Brandon Forshey is entering his seventh year in education and has been teaching in Kentucky for the past four years. Over his career, he has taught: U.S. government, U.S. history, world history, world geography, AP world history, AP European history and AP psychology. He has moved from teaching at Beechwood High School to sixth grade social studies at Summit View Academy in Kenton County Schools. He was recently accepted as one of 120 teachers, nationally, into the National History Day Teaching with Primary Sources with the Library of Congress Seminar Series. Forshey has earned a bachelor’s degree in social studies education and is working on his master’s degree in educational leadership through Eastern Kentucky University, with an anticipated completion of summer 2023.
“I am overwhelmingly honored to be a recipient of this year’s Clements Award,” Forshey said. “I strive to make my classroom a place where every student can find pieces of history they love and want to explore for the rest of their lives. I feel that we as educators succeed when we create lifelong learners out of our students, and I try to do this through creative and interactive activities and projects. This recognition just reminds me and allows me to reflect on why this approach can increase and develop the historian in each of my students.”
Created in 1934, the National Archives and Records Administration (NARA) is responsible for preserving and providing access to the records of the U.S. government. NARA has more than 40 facilities across the country, including 14 Presidential Libraries, containing more than 10 billion pages of textual records; 42 million photographs; miles and miles of film and video; and an ever-increasing number of electronic records. For more information, visit www.archives.gov.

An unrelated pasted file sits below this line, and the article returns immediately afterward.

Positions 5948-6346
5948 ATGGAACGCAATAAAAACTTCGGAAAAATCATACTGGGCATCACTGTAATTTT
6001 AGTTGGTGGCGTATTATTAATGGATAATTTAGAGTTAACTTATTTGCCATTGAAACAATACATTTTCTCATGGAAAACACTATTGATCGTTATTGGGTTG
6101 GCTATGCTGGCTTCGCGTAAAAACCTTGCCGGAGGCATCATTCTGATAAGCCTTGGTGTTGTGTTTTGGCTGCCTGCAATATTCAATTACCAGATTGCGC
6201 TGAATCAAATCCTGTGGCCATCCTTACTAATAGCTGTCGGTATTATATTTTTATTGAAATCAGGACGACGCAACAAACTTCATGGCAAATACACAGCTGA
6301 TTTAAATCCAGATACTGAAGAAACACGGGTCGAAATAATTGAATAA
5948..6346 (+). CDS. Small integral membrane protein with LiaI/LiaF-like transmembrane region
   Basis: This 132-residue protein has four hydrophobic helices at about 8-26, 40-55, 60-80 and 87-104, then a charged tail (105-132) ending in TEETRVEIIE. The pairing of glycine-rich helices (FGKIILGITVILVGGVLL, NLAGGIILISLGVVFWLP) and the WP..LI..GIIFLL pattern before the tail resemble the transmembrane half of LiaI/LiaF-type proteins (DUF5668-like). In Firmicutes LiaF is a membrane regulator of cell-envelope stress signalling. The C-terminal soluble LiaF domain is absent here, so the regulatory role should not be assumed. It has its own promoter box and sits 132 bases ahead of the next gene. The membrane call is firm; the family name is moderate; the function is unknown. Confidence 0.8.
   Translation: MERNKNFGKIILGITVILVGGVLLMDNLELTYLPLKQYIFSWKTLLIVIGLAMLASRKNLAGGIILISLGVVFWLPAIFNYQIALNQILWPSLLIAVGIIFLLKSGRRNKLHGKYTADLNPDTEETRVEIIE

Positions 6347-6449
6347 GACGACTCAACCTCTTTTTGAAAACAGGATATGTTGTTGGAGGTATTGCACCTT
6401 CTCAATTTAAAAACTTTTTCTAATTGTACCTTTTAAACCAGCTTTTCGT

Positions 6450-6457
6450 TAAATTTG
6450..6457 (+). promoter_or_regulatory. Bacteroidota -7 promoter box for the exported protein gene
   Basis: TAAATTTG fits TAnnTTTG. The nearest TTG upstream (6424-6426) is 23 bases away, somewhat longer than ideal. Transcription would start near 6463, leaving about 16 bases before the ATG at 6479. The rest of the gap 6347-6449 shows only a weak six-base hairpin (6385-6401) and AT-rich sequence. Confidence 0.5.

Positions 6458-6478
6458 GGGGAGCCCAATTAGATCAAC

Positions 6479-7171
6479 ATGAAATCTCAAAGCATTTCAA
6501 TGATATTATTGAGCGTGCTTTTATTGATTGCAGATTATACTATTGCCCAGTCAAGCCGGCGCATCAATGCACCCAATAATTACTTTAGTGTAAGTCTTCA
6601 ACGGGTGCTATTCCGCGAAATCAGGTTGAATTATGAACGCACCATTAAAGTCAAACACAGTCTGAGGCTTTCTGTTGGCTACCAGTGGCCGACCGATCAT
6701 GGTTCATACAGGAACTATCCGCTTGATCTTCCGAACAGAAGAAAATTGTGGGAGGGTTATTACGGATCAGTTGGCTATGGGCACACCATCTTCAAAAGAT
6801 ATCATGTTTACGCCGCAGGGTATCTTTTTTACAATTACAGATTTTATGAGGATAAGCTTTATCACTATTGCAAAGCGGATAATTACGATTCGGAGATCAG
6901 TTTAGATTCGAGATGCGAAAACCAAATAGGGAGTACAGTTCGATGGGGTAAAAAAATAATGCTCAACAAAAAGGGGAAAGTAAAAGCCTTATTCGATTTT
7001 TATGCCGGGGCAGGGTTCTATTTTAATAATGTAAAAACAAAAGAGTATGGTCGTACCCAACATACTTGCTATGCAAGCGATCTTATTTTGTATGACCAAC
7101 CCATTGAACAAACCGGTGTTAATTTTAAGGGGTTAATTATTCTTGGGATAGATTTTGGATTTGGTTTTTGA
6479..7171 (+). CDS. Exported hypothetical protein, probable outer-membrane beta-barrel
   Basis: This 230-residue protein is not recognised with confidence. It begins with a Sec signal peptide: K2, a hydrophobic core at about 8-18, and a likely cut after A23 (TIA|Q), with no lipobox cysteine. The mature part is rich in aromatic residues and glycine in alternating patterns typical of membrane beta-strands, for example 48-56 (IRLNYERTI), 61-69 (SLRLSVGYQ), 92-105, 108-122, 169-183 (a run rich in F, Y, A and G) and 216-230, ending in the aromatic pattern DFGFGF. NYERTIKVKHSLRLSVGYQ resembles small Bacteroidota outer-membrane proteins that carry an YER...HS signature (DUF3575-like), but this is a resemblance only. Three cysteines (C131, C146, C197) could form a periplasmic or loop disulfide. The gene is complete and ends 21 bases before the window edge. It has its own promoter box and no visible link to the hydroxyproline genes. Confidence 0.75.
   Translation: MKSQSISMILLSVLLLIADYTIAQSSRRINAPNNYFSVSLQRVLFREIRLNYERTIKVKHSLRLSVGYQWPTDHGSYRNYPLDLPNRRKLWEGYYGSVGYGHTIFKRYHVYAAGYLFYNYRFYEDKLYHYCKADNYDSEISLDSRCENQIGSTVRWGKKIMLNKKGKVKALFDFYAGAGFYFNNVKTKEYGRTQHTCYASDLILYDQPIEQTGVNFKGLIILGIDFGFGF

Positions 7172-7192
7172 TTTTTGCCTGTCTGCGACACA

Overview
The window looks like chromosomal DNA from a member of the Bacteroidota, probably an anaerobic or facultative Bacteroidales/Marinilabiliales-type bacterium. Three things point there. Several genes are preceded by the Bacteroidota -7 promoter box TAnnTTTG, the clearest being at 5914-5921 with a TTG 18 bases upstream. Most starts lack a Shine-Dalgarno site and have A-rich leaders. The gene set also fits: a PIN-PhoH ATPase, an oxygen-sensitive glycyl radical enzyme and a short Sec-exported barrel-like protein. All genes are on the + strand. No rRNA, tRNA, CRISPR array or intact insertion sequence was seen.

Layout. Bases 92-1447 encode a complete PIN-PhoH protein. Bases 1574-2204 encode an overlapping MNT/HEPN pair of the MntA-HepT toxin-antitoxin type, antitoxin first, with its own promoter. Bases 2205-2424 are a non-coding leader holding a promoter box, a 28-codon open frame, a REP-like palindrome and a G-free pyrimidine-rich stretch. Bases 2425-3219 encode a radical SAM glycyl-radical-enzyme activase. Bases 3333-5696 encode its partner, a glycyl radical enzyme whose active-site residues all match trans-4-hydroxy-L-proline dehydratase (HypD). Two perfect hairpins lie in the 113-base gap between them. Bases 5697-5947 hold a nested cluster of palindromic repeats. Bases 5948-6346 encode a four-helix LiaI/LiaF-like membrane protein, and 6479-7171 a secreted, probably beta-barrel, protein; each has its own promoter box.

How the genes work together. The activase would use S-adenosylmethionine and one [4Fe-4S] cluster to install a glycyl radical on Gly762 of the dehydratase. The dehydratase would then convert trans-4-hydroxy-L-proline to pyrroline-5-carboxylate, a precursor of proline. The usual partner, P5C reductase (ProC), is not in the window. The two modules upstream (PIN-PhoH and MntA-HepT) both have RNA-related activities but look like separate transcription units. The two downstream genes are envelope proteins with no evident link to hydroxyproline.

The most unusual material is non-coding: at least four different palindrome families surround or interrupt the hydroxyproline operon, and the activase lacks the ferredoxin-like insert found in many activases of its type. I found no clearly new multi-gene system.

The Special Collections Research Center at UK Libraries sustains the Commonwealth’s memory and serves as the essential bridge between past, present, and future. By preserving materials documenting the social, cultural, economic and political history of Kentucky, the center provides rich opportunities for students to expand their worldview and enhance their critical thinking skills. Special Collections Research Center materials are used by scholars worldwide to advance original research and pioneer creative approaches to scholarship. UK Libraries’ Special Collection Research Center is the Archives, the Louie B. Nunn Center for Oral History, the King Library Press, the Wendell H. Ford Public Policy Research Center, the Bert T. Combs Appalachian Collection, the John G. Heyburn Initiative, and ExploreUK.
As the premier research library in the Commonwealth, UK Libraries empowers lifelong learners to discover, create and connect by providing ever-expanding access to quality information and collaborating with academic and creative communities worldwide to advance knowledge, enhance scholarship and preserve the history and culture of the Commonwealth. More information about UK Libraries can be found on its website.
As the state’s flagship, land-grant institution, the University of Kentucky exists to advance the Commonwealth. We do that by preparing the next generation of leaders — placing students at the heart of everything we do — and transforming the lives of Kentuckians through education, research and creative work, service and health care. We pride ourselves on being a catalyst for breakthroughs and a force for healing, a place where ingenuity unfolds. It's all made possible by our people — visionaries, disruptors and pioneers — who make up 200 academic programs, a $476.5 million research and development enterprise and a world-class medical center, all on one campus.